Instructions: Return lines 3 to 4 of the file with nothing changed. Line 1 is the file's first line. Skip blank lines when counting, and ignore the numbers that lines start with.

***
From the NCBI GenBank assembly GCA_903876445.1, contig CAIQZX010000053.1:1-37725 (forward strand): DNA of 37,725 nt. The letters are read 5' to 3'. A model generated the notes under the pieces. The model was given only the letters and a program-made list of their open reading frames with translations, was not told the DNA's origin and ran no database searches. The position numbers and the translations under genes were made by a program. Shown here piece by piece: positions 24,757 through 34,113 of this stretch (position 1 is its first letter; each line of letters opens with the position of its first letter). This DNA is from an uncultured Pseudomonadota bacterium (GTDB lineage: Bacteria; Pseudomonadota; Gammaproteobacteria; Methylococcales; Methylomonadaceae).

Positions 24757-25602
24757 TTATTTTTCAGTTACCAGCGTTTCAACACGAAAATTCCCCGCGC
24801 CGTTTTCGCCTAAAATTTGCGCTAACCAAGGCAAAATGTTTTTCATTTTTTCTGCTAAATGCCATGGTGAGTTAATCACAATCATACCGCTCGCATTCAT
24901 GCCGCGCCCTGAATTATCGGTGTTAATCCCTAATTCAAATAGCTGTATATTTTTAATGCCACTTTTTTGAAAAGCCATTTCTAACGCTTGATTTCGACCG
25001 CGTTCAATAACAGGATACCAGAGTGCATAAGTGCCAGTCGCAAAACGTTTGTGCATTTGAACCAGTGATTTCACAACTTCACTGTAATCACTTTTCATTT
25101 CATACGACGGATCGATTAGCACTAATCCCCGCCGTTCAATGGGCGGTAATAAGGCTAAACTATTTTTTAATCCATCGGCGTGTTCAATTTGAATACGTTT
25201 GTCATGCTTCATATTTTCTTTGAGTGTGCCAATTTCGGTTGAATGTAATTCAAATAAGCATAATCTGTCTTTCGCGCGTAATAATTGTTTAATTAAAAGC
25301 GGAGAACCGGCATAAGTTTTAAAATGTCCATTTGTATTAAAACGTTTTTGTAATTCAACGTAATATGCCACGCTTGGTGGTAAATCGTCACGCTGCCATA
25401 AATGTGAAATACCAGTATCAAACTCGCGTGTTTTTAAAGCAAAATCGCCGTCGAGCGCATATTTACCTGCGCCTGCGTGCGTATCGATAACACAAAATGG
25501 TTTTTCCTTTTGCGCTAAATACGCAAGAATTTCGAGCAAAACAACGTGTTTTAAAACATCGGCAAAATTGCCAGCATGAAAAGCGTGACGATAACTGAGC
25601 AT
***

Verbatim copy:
24757 TTATTTTTCAGTTACCAGCGTTTCAACACGAAAATTCCCCGCGC
24801 CGTTTTCGCCTAAAATTTGCGCTAACCAAGGCAAAATGTTTTTCATTTTTTCTGCTAAATGCCATGGTGAGTTAATCACAATCATACCGCTCGCATTCAT